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PostPosted: 29 Oct 2014, 13:23 

Posts: 1
My daughter has only played two years of basketball (4-5th). Last year the coach did not really work on fundamentals which my daughter still needs. They just practice running plays that rarely got used during a game. My daughter loves basketball, but how do I get her up to speed? She is athletic and smart, but I need someone who can help her with some of the basic stuff. Any advice would be greatly appreciated.


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PostPosted: 29 Oct 2014, 17:30 

Posts: 756
I highly recommend getting a few one on one lessons with a reputable coach. We have a central place that most of the tourneys and games are played for club ball, the folks who run that know good coaches. My son took lessons beginning in 6th grade and it revolutionized his game.

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CRob


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PostPosted: 30 Oct 2014, 05:40 
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You can also sprinkle in a few skill camps. I'd stay away from the ones where they only play. Find camps that teach skills. With that said a good personal trainer is going to be more effective because it's individual instruction instead of a group setting. But good camps certainly help. I send both my son and daughter to our camps. They have a lot of fun and improve.

If you want to try some camps, all of our camps focus on skill only and are run by very good coaches.
http://www.breakthroughbasketball.com/camps/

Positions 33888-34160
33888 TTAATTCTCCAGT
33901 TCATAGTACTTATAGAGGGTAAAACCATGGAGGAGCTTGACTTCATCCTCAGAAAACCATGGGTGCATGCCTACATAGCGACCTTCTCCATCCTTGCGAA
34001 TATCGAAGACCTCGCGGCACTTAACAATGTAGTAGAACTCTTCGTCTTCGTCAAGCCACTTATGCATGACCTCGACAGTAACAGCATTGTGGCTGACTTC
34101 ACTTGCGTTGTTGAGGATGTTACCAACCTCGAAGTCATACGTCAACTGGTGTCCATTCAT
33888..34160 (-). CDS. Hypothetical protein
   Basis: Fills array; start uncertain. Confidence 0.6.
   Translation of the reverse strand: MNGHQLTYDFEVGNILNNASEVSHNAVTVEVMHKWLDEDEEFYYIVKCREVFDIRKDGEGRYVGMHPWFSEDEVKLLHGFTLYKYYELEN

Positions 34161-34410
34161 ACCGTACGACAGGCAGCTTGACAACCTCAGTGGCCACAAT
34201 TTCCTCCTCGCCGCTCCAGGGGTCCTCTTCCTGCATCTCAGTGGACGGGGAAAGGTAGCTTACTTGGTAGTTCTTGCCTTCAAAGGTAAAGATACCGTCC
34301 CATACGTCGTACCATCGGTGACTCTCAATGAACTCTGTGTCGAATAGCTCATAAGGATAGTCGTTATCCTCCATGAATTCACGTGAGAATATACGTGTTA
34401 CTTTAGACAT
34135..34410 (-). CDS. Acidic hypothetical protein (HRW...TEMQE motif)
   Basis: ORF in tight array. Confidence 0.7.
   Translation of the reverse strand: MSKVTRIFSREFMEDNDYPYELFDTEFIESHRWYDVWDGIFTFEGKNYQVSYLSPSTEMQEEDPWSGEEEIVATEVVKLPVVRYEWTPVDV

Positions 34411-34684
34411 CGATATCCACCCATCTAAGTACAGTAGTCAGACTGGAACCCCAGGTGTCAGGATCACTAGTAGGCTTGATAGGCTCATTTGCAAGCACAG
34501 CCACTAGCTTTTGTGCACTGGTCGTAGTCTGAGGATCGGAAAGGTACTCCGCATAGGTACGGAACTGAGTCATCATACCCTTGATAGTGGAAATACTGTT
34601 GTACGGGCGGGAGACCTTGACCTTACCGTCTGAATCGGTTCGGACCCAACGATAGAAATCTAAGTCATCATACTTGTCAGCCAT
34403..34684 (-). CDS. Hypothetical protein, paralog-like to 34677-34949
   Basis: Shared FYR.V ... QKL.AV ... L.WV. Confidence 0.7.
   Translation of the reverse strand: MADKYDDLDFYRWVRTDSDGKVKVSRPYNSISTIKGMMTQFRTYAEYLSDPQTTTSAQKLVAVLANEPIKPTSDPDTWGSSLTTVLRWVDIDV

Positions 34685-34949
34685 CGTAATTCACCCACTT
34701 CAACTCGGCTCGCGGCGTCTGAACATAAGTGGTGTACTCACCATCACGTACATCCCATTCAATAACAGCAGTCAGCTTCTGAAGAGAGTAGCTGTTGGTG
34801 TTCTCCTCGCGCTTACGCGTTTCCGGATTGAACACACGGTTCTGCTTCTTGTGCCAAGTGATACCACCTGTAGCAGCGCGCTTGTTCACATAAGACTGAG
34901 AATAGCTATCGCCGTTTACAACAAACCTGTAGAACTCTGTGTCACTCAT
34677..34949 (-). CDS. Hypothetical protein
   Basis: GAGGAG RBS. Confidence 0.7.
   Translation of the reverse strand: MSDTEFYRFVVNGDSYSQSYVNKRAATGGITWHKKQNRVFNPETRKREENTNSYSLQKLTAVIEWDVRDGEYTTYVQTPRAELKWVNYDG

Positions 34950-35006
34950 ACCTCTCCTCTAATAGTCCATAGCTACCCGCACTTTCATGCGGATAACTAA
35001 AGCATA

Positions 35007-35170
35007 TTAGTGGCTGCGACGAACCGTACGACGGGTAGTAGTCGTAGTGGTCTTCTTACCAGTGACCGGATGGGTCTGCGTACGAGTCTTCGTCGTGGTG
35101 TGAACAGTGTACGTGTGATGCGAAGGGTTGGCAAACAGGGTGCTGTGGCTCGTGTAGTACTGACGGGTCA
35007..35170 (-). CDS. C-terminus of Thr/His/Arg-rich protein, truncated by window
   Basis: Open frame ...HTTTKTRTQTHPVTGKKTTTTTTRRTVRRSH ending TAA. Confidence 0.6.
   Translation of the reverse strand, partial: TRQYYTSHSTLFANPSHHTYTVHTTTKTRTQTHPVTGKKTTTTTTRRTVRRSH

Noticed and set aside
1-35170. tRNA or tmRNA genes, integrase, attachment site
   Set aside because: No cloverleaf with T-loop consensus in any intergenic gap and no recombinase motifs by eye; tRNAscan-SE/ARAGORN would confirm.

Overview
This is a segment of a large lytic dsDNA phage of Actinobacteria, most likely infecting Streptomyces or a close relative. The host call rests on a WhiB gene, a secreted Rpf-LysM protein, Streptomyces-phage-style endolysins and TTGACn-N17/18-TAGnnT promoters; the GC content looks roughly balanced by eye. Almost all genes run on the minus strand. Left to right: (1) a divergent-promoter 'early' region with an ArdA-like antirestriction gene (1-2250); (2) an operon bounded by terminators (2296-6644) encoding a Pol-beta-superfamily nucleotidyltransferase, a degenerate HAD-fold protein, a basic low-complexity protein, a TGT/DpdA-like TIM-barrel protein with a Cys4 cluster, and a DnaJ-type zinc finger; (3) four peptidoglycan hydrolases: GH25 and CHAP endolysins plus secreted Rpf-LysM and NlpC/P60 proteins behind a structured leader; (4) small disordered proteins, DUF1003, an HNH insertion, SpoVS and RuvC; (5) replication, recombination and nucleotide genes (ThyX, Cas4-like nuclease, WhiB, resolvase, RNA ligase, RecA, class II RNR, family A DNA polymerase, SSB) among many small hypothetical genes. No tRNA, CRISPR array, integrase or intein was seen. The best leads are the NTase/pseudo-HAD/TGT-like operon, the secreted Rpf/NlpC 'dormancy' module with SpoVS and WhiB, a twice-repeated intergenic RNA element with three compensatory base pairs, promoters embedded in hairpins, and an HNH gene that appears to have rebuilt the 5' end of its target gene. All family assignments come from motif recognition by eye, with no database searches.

If you want more specific help regarding working with her at home, let us know. There are a few DVDs that might help. But you would have to watch and study them. It would be tough for a 6th grader to do that.

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Jeff Haefner
http://www.BreakthroughBasketball.com


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PostPosted: 30 Oct 2014, 08:18 
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Both Jeff and Rob have given you some good advice.

IF you are going to send your daughter to a camp.... make sure that it is a TEACHING CAMP where she will learn some skills.

If you are going to use a personal trainor, do some homework and make sure that he is a good teacher of the game / same with the camps.

Breakthrough Basketball has some good camps and teachers... Don Kelbick does a great job.


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PostPosted: 31 Oct 2014, 15:47 

Posts: 157
This is going to be slightly askew of several of the very good suggestions that have been made so far, but I think that in addition to learning skills and executing them in skill camps and developmental camps, she just needs to PLAY.

I have seen very skilled players that spent a lot of time developing their individual skills and strengths, but then when they get into games, they lack instincts. I think getting involved in simple pick-up games would have a very good impact on the development of the instincts. Playing against and learning how to play with older, more skilled players are excellent ways to self-teach what you can do and can't do on a basketball court.

Just my two cents.

Brian Sass


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PostPosted: 31 Oct 2014, 17:37 
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Brian...

Its the old saying, " what comes first, the chicken or the egg? " You make some great points here.


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PostPosted: 31 Oct 2014, 17:41 

Posts: 157
Thanks Ken,

The reality is you need both. Skills are the theoretical, and the games are applied physics. :P


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